New Display at Sea-Tac Airport Aims to Educate Travelers About Wildlife Trafficking

Posted

Sea-Tac Airport is taking an extra step to promote wildlife safety to travelers.

With partnerships from the Association of Zoos and Aquariums' Wildlife Trafficking Alliance, Woodland Park Zoo, Point Defiance Zoo & Aquarium and Northwest Trek Wildlife Park, Sea-Tac unveiled an education display Wednesday that encourages travelers to prevent wildlife trafficking. Jumbo Jet, a live radiated tortoise from Point Defiance Zoo & Aquarium, was on hand at the unveiling.

The display is in the S Concourse, which is the core of Sea-Tac's international flights departures.

According to a news release, information presented on the display includes examples of illegally trafficked materials as well as details about how wildlife trafficking has led to a decrease in certain species, like elephants, which are hunted for ivory.

The display serves as a way to urge travelers to be better at caring for global animal populations as well as following the law by making a commitment to be a "savvy traveler."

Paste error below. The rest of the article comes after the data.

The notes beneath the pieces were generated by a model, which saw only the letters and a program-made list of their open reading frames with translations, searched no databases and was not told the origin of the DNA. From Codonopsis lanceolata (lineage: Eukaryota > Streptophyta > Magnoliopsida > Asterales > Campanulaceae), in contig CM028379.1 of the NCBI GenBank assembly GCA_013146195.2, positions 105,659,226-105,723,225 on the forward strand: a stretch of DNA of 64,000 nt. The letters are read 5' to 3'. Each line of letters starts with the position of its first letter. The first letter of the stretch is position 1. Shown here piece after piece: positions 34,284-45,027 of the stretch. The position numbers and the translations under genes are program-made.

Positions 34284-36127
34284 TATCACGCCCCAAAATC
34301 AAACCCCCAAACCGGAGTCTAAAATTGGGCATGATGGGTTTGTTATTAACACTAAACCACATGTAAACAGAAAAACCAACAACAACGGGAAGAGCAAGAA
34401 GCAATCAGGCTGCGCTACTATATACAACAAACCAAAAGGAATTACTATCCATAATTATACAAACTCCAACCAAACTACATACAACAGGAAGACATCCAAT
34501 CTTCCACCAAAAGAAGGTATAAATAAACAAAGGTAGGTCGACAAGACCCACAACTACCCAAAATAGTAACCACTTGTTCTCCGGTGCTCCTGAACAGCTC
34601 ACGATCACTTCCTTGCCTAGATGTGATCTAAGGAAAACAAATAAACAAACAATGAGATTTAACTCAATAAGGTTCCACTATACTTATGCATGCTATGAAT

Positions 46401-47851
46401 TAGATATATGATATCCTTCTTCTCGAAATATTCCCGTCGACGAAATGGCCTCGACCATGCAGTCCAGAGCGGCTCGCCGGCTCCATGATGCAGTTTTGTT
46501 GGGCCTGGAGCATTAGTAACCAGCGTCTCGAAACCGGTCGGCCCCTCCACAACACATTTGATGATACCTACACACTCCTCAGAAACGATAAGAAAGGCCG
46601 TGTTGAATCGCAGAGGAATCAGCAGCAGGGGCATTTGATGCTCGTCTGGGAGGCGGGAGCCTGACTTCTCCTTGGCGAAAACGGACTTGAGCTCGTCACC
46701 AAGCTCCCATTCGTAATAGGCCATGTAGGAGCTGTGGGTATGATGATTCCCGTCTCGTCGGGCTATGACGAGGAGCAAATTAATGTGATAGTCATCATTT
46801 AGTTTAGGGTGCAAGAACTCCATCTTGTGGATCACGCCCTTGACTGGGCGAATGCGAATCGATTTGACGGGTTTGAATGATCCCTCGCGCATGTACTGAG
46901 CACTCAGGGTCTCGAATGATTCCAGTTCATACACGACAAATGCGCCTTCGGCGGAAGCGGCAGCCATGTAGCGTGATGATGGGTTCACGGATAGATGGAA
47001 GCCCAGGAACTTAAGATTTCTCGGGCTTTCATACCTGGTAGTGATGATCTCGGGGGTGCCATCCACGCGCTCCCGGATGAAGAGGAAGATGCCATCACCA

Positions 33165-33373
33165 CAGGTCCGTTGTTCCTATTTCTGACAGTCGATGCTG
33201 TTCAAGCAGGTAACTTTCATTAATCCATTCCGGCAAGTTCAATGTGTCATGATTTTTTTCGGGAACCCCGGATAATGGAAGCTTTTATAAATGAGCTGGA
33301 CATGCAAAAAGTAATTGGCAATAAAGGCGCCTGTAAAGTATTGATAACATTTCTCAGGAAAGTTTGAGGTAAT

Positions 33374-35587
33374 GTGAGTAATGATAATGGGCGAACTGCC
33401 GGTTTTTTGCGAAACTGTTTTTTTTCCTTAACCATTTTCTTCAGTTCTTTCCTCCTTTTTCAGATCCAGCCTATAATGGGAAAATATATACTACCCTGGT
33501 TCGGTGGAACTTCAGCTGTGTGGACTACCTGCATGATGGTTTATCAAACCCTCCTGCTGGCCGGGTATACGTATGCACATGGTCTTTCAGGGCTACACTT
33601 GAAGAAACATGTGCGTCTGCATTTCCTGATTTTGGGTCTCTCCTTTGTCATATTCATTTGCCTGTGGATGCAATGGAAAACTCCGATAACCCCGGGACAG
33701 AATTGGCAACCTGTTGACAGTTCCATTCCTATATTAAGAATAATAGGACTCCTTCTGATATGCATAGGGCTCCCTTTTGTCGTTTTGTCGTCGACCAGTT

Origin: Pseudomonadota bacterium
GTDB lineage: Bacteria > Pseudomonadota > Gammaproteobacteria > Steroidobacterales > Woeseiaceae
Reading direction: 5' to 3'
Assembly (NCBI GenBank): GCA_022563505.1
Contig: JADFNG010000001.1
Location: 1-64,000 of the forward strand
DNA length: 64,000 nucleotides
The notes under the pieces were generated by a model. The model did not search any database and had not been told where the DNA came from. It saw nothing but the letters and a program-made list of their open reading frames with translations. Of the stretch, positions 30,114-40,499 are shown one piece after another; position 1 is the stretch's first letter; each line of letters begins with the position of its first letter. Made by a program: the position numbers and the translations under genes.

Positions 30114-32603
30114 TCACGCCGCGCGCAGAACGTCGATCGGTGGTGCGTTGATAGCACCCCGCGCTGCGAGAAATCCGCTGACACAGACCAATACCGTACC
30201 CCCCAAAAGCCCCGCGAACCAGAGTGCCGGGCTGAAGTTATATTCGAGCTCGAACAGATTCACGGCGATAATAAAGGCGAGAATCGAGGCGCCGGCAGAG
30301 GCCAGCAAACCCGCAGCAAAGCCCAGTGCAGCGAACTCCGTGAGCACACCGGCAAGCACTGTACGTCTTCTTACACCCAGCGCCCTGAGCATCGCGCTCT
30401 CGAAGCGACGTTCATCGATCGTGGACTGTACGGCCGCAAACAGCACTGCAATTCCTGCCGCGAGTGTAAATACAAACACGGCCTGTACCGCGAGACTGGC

The display is on wall panels. It encourages travelers to be informed about wildlife trafficking and describes how to be a savvy traveler. A glass case also shows confiscated illegally trafficked items and tests travelers if they can spot trafficked items.

Alan Varsik, director of Point Zoo & Aquarium and Northwest Trek Wildlife Park, spoke at a news conference at the airport.

"When we care about wildlife, we take action to protect it not only for today but for future generations," Varsik said.

Port of Seattle Commissioner Fred Felleman said travelers also might not know the impact they have on animal species simply by what they eat or buy.

"Travelers care deeply about the places they choose to visit but are sometimes unaware of the inadvertent impacts of their actions and how they can be avoided," Felleman said.

Woodland Park Zoo President and CEO Alejandro Grajal pointed out travelers can enable wildlife trafficking without knowing it.

"Wildlife trafficking isn't just about smuggling animals across borders. It can be inadvertent and subtle, and we can all contribute to the solution by thinking about what we purchase, eat and photograph," Grajal said.

The display serves as a pilot project for AZA Wildlife Trafficking Alliance and made its debut in time for summer travel and the opening of Sea-Tac's new International Arrivals Facility. The alliance intends to install similar displays at other airports.